California on the Verge of its Driest January on Record

Folsom Lake. Photo by Simon Hurry.

As we entered into the New Year, Everything was grand in Northern California. Historic rain and snow drenched the region with optimism pertaining to ongoing drought conditions. Mountain locals were digging themselves out of 10-foot snow walls and nearby lakes were filling at an astonishing rate.

Then, January arrived.

Since the historic DEEPcember snowstorms and rain showers, California has gone completely dry. In fact, weather models are currently showing little to no precipitation through the end of the month, making this month possibly the driest January on record.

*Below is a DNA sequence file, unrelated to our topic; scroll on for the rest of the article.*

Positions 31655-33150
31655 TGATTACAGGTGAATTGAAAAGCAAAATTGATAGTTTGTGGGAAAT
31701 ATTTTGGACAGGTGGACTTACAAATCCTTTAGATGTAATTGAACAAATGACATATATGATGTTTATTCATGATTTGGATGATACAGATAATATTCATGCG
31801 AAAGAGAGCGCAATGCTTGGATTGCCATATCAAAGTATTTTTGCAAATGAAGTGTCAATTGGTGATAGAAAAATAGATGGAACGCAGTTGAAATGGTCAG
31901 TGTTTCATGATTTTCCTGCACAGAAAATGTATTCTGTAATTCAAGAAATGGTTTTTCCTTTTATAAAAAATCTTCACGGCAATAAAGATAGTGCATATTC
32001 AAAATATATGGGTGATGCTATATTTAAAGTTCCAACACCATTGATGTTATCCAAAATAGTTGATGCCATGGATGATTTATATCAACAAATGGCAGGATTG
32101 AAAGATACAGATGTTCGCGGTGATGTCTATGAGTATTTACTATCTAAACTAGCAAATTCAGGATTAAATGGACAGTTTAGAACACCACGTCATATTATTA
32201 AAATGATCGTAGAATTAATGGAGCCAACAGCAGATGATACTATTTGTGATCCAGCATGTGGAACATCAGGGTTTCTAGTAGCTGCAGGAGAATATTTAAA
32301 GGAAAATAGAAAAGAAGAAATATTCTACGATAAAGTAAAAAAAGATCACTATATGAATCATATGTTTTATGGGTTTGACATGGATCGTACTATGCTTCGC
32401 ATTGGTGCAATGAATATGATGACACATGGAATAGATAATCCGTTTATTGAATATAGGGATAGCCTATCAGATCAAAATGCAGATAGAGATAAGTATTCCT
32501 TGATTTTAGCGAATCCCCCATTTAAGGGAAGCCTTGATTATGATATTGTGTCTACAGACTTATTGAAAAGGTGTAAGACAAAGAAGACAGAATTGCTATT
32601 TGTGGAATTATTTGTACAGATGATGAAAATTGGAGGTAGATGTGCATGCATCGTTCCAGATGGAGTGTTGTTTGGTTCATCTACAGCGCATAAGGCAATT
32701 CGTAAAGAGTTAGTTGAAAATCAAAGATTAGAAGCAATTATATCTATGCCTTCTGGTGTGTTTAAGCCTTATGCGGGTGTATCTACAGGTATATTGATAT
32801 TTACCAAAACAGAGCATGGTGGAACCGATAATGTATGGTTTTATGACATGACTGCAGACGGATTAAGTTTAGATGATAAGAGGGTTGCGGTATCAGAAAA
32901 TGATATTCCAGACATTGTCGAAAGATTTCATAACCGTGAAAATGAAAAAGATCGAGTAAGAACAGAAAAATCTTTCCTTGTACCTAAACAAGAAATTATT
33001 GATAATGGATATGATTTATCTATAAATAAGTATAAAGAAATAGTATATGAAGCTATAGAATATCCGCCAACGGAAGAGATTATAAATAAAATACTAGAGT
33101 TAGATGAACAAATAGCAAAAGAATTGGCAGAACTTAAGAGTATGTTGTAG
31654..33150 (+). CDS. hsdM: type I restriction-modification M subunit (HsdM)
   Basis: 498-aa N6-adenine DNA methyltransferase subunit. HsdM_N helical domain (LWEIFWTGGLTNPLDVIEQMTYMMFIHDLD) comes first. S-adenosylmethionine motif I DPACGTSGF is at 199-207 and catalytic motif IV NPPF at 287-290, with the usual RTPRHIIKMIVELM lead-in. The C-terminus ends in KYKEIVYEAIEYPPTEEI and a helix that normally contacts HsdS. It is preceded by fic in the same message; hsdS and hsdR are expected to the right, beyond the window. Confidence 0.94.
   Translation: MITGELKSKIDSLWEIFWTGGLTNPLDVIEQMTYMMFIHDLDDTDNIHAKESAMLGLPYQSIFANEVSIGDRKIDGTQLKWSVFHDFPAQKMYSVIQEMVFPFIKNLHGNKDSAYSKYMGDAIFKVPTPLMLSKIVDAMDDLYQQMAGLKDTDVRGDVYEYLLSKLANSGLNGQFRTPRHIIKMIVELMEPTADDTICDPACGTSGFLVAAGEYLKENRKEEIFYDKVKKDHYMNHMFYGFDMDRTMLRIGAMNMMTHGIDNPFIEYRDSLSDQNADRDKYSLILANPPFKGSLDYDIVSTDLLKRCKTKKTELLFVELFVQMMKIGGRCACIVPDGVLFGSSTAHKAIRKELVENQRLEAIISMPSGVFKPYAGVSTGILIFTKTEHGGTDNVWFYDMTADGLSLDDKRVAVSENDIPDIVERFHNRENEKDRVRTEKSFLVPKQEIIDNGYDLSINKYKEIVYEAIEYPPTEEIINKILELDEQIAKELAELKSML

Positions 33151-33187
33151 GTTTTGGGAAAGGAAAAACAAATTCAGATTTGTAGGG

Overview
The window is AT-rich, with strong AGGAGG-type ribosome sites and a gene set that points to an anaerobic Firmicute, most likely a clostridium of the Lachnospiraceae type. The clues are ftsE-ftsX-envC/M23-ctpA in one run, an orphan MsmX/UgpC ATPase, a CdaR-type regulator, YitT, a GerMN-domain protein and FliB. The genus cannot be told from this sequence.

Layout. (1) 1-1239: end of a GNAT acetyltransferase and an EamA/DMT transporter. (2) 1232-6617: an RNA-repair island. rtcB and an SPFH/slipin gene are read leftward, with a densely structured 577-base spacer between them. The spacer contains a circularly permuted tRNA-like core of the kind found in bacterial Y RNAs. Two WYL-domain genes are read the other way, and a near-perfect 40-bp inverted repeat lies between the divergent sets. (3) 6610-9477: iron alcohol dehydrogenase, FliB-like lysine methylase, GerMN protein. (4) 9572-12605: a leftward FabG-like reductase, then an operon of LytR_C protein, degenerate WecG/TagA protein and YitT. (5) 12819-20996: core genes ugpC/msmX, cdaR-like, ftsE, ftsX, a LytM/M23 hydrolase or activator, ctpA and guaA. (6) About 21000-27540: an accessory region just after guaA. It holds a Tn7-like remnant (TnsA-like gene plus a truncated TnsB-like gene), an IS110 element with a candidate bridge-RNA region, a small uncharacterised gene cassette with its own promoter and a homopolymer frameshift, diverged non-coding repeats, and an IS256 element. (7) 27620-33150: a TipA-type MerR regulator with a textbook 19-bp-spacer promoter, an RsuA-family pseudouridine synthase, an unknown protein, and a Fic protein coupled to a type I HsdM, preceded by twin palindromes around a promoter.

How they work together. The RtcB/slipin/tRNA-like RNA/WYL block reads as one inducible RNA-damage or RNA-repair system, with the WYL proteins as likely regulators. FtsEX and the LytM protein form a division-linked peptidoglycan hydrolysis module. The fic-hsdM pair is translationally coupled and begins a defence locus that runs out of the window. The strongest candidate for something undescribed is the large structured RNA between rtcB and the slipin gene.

January is typically the rainiest season in California, just edging out December, February and April. In the Bay Area, approximately 4 to 6.5 inches of rain falls on the region during the month. Even during the past two years of extreme drought, the region received and average of 2.5 inches of rain. This year, it’s around zero.

It’s a far cry from the precipitation riches of December, when Sierra snowpack grew to 200 percent of normal for that time of year and a record breaking 214 inches of snow fell at U.C. Berkeley’s Central Sierra Snow Lab on Donner Summit. By mid-December, Sacramento had already surpassed it’s rainfall for the entire previous water year.

Now, the averages have returned to normal as areas of Northern California retreat into further drought problems. The last time California received zero precipitation in January was 2015, a year of severe drought.

Of course, there is still plenty of time over the current water year for a continued onslaught of precipitation. Time to start rain dancing, NorCal.

Active NorCal

Northern California's Outdoor Digital Newsmagazine

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